corner graphic

Verse-by-Verse Bible Commentary

Psalms 80:4

 

 

O LORD God of hosts, How long will You be angry with the prayer of Your people?

Albert Barnes' Notes on the Whole Bible

O Lord God of hosts - Yahweh, God of armies. That is either

(a) the God who rules among the hosts of heaven - the inhabitants of that holy world; or

(b) God of the hosts of the sky - the worlds above - the stars, that seem marshalled as hosts or armies, and that are led forth each night with such order and grandeur; or

(c) God of the hosts on earth - the armies that are mustered for war. The phrase is one which is often applied to God. See the notes at Psalm 24:10; and at Isaiah 1:24.

How long wilt thou be angry - Margin, as in Hebrew, wilt thou smoke. The allusion is derived from the comparison of anger with fire. See the notes at Psalm 74:1.

Against the prayer of thy people - That is, Thou dost not answer their prayer; thou seemest to be angry against them even when they pray; or in the act of calling upon thee. The earnest inquiry here is, how long this was to continue. It seemed as if it would never end. Compare the notes at Psalm 77:7-9.


Copyright Statement
These files are public domain.

Bibliography
Barnes, Albert. "Commentary on Psalms 80:4". "Barnes' Notes on the Whole Bible". http://odl.studylight.org/commentaries/bnb/psalms-80.html. 1870.

The Biblical Illustrator

Psalms 80:4

O Lord God of hosts, how long wilt thou be angry against the prayer of Thy people?

God’s anger

The Lord God of hosts is not properly a title of creation, but of providence. All creatures have their existence from God as their Maker; but so have they also their order from Him as their Governor. So that here, God would be respected, not as a creator, but as a general. His anger, therefore, seems so much the more fearful, as it is presented to us under so great a title, “The Lord God of hosts is angry.” They talk of Tamerlane, that he could daunt his enemies with the very look of his countenance. Oh! then what terror dwells in the countenance of the offended God!

I. God may be angry; and sin the cause of His anger. He hath scourged some in very mercy, till they have smarted under His rod (Job 6:4; Psalms 88:15-16). If He will do thus much in love, what shall be the terrors of His wrath? If the sun were wanting, it would be night for all the stare; and if God frown upon a man, for all the glittering honours of this world, he sits in the shadow of death. Thus terrible is the anger of God; now, what is He angry withal but sin? That is the perpetual make-bate between God and us; the fuel of the fire of His indignation (Isaiah 59:2; Isaiah 63:10).

II. God may be long angry. It is some favour when we have the respite to cry, “How long, Lord, wilt thou be angry with us?” There is some hope of remedy when we once complain of our sickness. Yet God may be long angry, and long continue sensible testimonies of His anger (Psalms 95:10). But how, then, doth the prophet say “that he retaineth not anger”? Well enough; for He never retaineth it one moment longer than we retain the cause of it. So soon as we ever cease sinning against Him, He ceaseth to be angry with us.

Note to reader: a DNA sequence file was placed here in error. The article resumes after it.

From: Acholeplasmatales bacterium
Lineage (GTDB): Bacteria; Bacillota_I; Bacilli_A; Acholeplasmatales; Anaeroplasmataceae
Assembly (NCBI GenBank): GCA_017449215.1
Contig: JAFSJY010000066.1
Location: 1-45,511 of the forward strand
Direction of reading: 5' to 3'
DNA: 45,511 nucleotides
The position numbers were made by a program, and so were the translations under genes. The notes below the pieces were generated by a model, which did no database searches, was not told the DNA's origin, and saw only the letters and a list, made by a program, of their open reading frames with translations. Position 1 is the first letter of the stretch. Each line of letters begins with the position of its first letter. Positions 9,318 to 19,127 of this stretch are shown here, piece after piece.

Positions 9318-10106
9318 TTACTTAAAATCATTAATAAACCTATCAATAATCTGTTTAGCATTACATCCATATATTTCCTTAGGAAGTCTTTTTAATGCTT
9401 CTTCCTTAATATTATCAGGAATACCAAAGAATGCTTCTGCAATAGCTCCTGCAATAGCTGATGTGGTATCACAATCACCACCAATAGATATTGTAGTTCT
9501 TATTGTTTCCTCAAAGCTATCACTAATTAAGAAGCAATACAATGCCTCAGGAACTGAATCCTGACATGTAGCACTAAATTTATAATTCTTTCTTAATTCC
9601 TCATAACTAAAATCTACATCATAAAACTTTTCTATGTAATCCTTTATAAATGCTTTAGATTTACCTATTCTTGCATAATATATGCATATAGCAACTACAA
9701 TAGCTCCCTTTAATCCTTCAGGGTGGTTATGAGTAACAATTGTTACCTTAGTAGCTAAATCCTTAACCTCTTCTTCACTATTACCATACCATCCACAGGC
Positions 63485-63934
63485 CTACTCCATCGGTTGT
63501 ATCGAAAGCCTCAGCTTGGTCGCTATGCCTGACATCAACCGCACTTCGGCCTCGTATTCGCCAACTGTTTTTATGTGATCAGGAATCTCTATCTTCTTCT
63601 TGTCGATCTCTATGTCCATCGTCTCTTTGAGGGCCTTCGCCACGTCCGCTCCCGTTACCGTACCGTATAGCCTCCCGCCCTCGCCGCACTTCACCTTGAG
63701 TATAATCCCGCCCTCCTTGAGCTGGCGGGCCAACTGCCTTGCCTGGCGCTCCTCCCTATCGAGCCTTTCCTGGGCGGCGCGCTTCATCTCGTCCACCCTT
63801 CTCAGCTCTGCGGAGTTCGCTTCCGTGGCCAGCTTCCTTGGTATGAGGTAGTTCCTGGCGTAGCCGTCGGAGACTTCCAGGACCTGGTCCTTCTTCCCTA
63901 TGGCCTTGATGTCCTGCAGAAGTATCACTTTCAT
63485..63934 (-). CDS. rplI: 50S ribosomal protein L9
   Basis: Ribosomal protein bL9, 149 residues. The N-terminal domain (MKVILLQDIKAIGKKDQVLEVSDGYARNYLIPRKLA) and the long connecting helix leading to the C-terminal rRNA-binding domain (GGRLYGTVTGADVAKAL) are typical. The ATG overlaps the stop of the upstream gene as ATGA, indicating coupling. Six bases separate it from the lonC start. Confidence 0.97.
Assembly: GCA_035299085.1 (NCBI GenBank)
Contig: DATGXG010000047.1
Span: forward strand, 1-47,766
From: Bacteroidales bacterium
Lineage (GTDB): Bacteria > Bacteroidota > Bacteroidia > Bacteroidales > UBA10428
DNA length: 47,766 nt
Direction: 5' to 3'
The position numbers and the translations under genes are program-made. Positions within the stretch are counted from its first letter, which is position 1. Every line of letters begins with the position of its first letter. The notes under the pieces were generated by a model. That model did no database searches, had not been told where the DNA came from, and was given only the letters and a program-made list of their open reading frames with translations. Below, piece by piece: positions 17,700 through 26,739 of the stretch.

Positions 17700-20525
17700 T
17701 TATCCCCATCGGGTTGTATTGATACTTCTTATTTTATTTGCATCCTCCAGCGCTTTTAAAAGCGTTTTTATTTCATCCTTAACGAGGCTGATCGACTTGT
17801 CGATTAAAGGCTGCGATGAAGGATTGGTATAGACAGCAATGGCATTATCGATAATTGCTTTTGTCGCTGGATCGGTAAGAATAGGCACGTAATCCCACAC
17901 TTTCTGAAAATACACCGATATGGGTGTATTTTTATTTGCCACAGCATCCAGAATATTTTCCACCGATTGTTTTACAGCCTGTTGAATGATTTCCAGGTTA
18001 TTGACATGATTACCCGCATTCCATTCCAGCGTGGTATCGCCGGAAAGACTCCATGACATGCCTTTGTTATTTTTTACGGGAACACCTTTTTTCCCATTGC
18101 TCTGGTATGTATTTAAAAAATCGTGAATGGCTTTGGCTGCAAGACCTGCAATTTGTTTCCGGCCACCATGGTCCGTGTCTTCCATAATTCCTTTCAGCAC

III. God may be angry with the whole people. The universality of sin calls for the universality of repentance, or else it will provoke God’s anger to strike us with universal judgments. If the whole people be guilty, the whole people must fall to deprecation. Such was the Ninevite’s repentance, “every man turning from his evil ways.”

IV. God may be angry with His own people. Yea, their sins anger Him most of all, because, together with wickedness, there is unkindness. As dearly as He loves them, their sins may provoke Him. Our interest in God is so far from excusing our iniquities, that it aggravates them. The nearer we are to Him, the nearer do our offences torch Him; as a man more takes to heart a discourtesy done by a friend than a great injury by a stranger.

V. God may be angry with His people that prayeth.

1. There may be infirmities enough in our very prayers to make them unacceptable.

2. But such is the mercy of our God, that He will wink at many infirmities in our devotions, and will not reject the prayer of an honest heart because of some weakness in the petitioner. It must be a greater cause than all this that makes God angry at our prayers. In general, it is sin (John 9:31; Psalms 66:18; Isaiah 1:15). God will have none of those petitions that are presented to Him with bloody hands.

3. In particular, it is the hypocrisy of sin, or the sin of hypocrisy, that makes God so angry with our prayers. (T. Adams.)

Obstructed prayer

I. In what sense God may be said to be angry with our prayers.

1. When He denies our requests.

2. When He delays His answers.

3. When He bestows blessings under a different form, and in a different manner from what we expected.

II. Some of the causes for this.

1. Our desires may be, and no doubt often are, improper.

2. Desires, not in themselves improper, may be unsuitable to us, such as would not, if granted, become our case or circumstances.

3. Prayers may be ill-timed.

4. They may be polluted and spoiled by sins.

5. They may be incompatible with the plans of infinite wisdom.

III. Improvement.

1. Instead of restraining prayer, this should make us more importunate.

2. Though we should not give over praying, we ought to give over sinning.

3. Acquiesce in all the Divine proceedings.

4. Be thankful that whatever favours God may see fit to withhold or suspend, He bestows far more than we have deserved. (Essex Remembrancer.)


Copyright Statement
These files are public domain.
Text Courtesy of BibleSupport.com. Used by Permission.

Bibliography
Exell, Joseph S. "Commentary on "Psalms 80:4". The Biblical Illustrator. http://odl.studylight.org/commentaries/tbi/psalms-80.html. 1905-1909. New York.

John Gill's Exposition of the Whole Bible